Does Navios Maritime Acquisition (NYSE:NNA) Have A Healthy Balance Sheet?

By
Simply Wall St
Published
August 18, 2021
Source: Shutterstock

David Iben put it well when he said, 'Volatility is not a risk we care about. What we care about is avoiding the permanent loss of capital.' So it seems the smart money knows that debt - which is usually involved in bankruptcies - is a very important factor, when you assess how risky a company is. We can see that Navios Maritime Acquisition Corporation (NYSE:NNA) does use debt in its business. But should shareholders be worried about its use of debt?

When Is Debt A Problem?

Debt assists a business until the business has trouble paying it off, either with new capital or with free cash flow. If things get really bad, the lenders can take control of the business. However, a more frequent (but still costly) occurrence is where a company must issue shares at bargain-basement prices, permanently diluting shareholders, just to shore up its balance sheet. Having said that, the most common situation is where a company manages its debt reasonably well - and to its own advantage. The first thing to do when considering how much debt a business uses is to look at its cash and debt together.

View our latest analysis for Navios Maritime Acquisition

How Much Debt Does Navios Maritime Acquisition Carry?

You can click the graphic below for the historical numbers, but it shows that Navios Maritime Acquisition had US$731.0m of debt in March 2021, down from US$858.7m, one year before. However, it also had US$45.7m in cash, and so its net debt is US$685.4m.

debt-equity-history-analysis
NYSE:NNA Debt to Equity History August 19th 2021

How Healthy Is Navios Maritime Acquisition's Balance Sheet?

The latest balance sheet data shows that Navios Maritime Acquisition had liabilities of US$762.6m due within a year, and liabilities of US$496.5m falling due after that. Offsetting this, it had US$45.7m in cash and US$8.25m in receivables that were due within 12 months. So its liabilities outweigh the sum of its cash and (near-term) receivables by US$1.21b.

The deficiency here weighs heavily on the US$35.8m company itself, as if a child were struggling under the weight of an enormous back-pack full of books, his sports gear, and a trumpet. So we definitely think shareholders need to watch this one closely. At the end of the day, Navios Maritime Acquisition would probably need a major re-capitalization if its creditors were to demand repayment.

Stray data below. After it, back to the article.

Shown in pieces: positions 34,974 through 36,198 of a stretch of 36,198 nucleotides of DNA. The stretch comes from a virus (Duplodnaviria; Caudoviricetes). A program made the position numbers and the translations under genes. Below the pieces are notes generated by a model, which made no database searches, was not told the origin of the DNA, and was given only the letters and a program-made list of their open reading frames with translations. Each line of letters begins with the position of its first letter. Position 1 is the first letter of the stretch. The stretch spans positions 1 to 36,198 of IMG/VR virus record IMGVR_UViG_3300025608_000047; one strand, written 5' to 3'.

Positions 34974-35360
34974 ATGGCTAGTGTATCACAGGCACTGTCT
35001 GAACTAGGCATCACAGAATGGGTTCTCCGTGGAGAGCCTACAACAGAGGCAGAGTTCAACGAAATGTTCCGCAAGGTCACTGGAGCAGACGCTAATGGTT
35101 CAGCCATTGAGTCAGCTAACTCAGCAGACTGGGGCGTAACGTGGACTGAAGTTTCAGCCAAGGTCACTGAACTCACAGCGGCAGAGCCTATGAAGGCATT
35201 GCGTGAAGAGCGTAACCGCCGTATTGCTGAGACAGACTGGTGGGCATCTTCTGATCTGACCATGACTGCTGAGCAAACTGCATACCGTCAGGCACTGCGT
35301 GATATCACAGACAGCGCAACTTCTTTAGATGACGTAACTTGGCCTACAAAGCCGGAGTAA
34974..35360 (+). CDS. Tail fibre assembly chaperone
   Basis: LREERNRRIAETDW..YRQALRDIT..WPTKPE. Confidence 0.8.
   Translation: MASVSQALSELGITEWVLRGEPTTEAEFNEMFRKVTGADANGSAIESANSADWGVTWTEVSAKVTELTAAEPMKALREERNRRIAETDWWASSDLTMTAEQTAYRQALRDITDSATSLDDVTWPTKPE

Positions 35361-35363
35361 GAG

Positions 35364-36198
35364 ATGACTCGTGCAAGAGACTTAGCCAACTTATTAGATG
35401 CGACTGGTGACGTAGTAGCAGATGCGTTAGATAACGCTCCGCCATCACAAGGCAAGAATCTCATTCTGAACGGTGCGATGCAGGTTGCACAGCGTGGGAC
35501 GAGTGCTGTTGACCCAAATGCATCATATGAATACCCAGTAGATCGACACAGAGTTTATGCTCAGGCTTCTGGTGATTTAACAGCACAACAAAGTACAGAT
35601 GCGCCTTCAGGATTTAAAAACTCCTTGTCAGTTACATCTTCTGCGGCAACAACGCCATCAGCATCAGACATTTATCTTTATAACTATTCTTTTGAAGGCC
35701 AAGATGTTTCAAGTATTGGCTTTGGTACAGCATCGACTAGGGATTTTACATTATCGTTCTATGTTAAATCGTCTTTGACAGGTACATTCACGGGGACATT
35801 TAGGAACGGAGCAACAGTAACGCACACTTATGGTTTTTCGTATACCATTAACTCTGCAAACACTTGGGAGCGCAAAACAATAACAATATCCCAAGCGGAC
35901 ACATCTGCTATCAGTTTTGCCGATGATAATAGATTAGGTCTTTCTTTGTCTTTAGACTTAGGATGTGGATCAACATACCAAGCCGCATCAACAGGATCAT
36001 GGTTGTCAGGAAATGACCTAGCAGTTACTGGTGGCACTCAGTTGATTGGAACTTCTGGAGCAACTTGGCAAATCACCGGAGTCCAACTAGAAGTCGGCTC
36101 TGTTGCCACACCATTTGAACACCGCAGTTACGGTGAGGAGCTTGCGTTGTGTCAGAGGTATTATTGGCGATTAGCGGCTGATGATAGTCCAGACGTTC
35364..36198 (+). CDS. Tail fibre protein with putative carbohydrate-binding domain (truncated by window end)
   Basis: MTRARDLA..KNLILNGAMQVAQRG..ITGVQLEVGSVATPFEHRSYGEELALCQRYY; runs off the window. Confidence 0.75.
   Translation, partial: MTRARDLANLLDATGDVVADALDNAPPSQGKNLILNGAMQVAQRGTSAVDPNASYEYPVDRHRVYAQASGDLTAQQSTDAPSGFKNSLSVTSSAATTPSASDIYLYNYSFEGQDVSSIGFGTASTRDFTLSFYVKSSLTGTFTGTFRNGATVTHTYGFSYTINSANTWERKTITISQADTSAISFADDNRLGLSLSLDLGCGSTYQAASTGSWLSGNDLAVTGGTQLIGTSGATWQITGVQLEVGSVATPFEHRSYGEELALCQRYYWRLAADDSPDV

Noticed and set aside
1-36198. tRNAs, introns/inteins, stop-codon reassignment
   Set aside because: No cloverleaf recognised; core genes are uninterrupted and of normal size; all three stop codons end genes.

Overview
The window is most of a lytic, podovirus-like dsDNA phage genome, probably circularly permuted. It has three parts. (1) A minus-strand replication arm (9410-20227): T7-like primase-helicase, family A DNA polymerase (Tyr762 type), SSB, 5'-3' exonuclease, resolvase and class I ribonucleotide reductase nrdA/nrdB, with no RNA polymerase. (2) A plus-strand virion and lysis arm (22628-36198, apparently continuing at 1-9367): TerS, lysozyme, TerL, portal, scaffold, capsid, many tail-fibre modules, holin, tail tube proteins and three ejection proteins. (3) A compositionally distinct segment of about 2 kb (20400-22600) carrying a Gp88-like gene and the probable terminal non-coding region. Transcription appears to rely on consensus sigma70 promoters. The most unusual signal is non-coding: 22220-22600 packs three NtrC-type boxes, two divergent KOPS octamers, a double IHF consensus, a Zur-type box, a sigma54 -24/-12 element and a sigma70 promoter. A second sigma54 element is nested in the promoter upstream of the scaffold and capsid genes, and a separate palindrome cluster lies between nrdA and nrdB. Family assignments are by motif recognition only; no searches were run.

We measure a company's debt load relative to its earnings power by looking at its net debt divided by its earnings before interest, tax, depreciation, and amortization (EBITDA) and by calculating how easily its earnings before interest and tax (EBIT) cover its interest expense (interest cover). Thus we consider debt relative to earnings both with and without depreciation and amortization expenses.

While Navios Maritime Acquisition's debt to EBITDA ratio (4.6) suggests that it uses some debt, its interest cover is very weak, at 1.1, suggesting high leverage. It seems clear that the cost of borrowing money is negatively impacting returns for shareholders, of late. On a lighter note, we note that Navios Maritime Acquisition grew its EBIT by 21% in the last year. If it can maintain that kind of improvement, its debt load will begin to melt away like glaciers in a warming world. The balance sheet is clearly the area to focus on when you are analysing debt. But it is future earnings, more than anything, that will determine Navios Maritime Acquisition's ability to maintain a healthy balance sheet going forward. So if you want to see what the professionals think, you might find this free report on analyst profit forecasts to be interesting.

Finally, a business needs free cash flow to pay off debt; accounting profits just don't cut it. So we always check how much of that EBIT is translated into free cash flow. Over the last three years, Navios Maritime Acquisition reported free cash flow worth 6.8% of its EBIT, which is really quite low. That limp level of cash conversion undermines its ability to manage and pay down debt.

Our View

On the face of it, Navios Maritime Acquisition's interest cover left us tentative about the stock, and its level of total liabilities was no more enticing than the one empty restaurant on the busiest night of the year. But on the bright side, its EBIT growth rate is a good sign, and makes us more optimistic. Overall, it seems to us that Navios Maritime Acquisition's balance sheet is really quite a risk to the business. For this reason we're pretty cautious about the stock, and we think shareholders should keep a close eye on its liquidity. The balance sheet is clearly the area to focus on when you are analysing debt. However, not all investment risk resides within the balance sheet - far from it. For example Navios Maritime Acquisition has 5 warning signs (and 1 which is potentially serious) we think you should know about.

Of course, if you're the type of investor who prefers buying stocks without the burden of debt, then don't hesitate to discover our exclusive list of net cash growth stocks, today.

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